HOUSTON (CN) — The elections chief of Texas’ biggest county Friday moved closer to his goal of sending absentee ballot applications to all its registered voters when an appellate court approved the plan.
Texas Attorney General Ken Paxton, a Republican, sued Harris County Clerk Chris Hollins, a Democrat, on Aug. 31, seeking an injunction to block Hollins from sending the applications to the county’s 2.4 million registered voters.
The litigation is one of more than 30 voting-related lawsuits pending in courts across the U.S. And it is not over as Paxton will undoubtedly appeal to the Texas Supreme Court.
Since Hollins announced the mass mailing initiative in late August, he has said he simply wants to give voters information about their rights.
He also says voting by mail is the safest way to vote and each person who does so will be one less person who could expose others to Covid-19 at the polls or be exposed themselves.
The state argues Hollins could walk some voters into a felony, punishable by up to two years in jail, by confusing them they are eligible to vote by mail when they are not.
Texas is one of five states this election cycle requiring voters to have an excuse to vote by mail. To qualify, one must be 65 or older, in jail, disabled or out of their home county.
Texas Elections Director Keith Ingram testified at a Sept. 9 hearing he believes voters will be confused even though the mailer clearly states the eligibility guidelines for casting an absentee ballot, and includes this disclaimer in red type, “You do not qualify as ‘disabled’ just because you fear contracting Covid-19.”
Though the applications can be printed on the Texas secretary of state’s website, and organizations and individuals are free to distribute them, the state said Hollins’ plan to send them to all registered voters is unprecedented for a county elections chief and, unlike applications provided by other parties, would give voters the false impression they qualify given that they’re coming from a county clerk.
“My experience is that voters don’t read instructions, they just try to fill in blanks,” Ingram testified.
Harris County District Judge R.K. Sandill gave Hollins’ plan his blessing Sept. 11, finding nothing in the Texas Election Code bars Hollins from distributing the applications.
Paxton appealed to the Texas 14th Court of Appeals in Houston. A three-judge panel of the court Friday affirmed Sandill’s order and refused to stop the applications from going out.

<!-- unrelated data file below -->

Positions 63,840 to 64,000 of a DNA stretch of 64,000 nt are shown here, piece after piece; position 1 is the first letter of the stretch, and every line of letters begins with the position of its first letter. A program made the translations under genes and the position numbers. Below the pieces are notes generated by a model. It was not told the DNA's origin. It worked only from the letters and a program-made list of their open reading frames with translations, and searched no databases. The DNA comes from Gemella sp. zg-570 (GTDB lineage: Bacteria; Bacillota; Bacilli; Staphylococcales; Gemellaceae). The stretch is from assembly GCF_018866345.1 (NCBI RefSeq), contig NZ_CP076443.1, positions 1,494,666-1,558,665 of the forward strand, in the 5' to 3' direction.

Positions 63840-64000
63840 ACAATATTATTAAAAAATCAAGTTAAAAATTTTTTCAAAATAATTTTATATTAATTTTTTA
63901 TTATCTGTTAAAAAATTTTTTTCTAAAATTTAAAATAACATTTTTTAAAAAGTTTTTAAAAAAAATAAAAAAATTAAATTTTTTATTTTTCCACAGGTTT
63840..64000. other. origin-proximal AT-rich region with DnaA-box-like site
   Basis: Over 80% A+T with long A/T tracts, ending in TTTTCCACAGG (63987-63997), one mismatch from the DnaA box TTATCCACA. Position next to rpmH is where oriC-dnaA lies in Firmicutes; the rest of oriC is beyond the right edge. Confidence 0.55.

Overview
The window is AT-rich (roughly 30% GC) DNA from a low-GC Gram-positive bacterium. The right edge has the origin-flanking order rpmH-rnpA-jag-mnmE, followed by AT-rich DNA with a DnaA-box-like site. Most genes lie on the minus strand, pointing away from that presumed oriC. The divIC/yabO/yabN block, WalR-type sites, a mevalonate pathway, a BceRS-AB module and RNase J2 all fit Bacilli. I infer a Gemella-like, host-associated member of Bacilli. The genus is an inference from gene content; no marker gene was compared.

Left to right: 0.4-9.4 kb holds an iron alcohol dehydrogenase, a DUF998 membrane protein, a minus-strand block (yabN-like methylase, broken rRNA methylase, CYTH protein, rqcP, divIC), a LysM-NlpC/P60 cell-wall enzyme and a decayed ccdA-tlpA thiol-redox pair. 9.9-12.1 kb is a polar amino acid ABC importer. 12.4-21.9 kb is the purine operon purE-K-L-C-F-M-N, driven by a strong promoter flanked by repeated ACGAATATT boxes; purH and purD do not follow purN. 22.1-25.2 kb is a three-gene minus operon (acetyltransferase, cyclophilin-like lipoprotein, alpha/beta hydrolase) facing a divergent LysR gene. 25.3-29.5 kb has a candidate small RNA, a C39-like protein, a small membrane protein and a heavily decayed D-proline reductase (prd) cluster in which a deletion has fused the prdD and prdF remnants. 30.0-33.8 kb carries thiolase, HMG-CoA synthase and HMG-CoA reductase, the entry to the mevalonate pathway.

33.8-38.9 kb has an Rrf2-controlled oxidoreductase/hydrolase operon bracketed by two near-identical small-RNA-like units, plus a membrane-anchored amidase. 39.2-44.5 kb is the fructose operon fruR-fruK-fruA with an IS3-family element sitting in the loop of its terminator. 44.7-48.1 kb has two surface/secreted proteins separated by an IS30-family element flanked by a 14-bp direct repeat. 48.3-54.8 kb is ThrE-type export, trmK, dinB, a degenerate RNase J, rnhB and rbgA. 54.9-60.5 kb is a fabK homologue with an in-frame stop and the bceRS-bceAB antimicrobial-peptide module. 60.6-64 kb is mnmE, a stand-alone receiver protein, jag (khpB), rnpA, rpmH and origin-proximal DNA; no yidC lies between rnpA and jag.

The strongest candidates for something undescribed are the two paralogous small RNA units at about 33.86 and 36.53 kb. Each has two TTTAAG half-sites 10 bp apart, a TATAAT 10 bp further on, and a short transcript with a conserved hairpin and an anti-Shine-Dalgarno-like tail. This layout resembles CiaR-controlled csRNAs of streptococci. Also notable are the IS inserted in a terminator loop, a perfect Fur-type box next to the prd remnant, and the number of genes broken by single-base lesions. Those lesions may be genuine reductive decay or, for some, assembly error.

“The State failed to meet its burden of showing that mailing the applications will result in irreparable injury,” the judges wrote in a unanimous 11-page order.
“The injury alleged by the State is at best speculative,” the order continues. “The State’s argument is based on mere conjecture; there is, in this record, no proof that voters will intentionally violate the Election Code and no proof that voters will fail to understand the mailer and intentionally commit a felony, or be aided by the election official in doing so.”
The Texas Supreme Court on Sept. 15 imposed a stay at Paxton’s urging, barring Hollins from mailing any unsolicited vote-by-mail applications until the 14th Court of Appeals ruled on the case, and it resolves any petition for review.
“We’re now calling on the Texas Supreme Court to lift its stay so we can get back to preserving democracy in Harris County,” Hollins said in a statement Friday.
Paxton said late Friday he will be filing a petition for review with the Texas Supreme Court shortly.
“The Harris County Clerk knowingly decided to violate Texas election law and eschewed his duty to protect the integrity of our democratic process,” Paxton said. “I commend the Texas Supreme Court’s decision earlier this week putting that unlawful plan on hold, and I look forward to demonstrating to the Court how Hollins’ plan violates Texas law.”
Harris County, the country’s third most populous county, has more registered voters than 24 states.
Despite the litigation, in which both sides have accused each other of voter suppression, Ingram said he applauds Hollins for taking steps to make voting easier for what is expected to be a historic turnout in the Nov. 3 presidential election.
The county will offer drive-through voting at NRG Park, a sprawling property that houses the Houston Texans’ stadium, where election workers will hand voters tablets with ballots loaded onto them after they pull into a parking spot.
Hollins said the county will also have 120 early vote sites, triple the number it has ever had for a presidential election. And the early polls will be open for 24 hours on Oct. 29.
On Election Day, Hollins says, there will be a record 800 polling places. And his staff has developed an app where voters can see the locations closest to them and how long the line is at each one.
Hollins, a 34-year-old personal injury attorney, took office in June upon appointment by county officials after his predecessor Diane Trautman resigned for health reasons. He is getting a crash course in election administration, work he had no experience with before his appointment.
Happy with his interim role, he’s said he does not intend to run for the position the next time it comes up for election.
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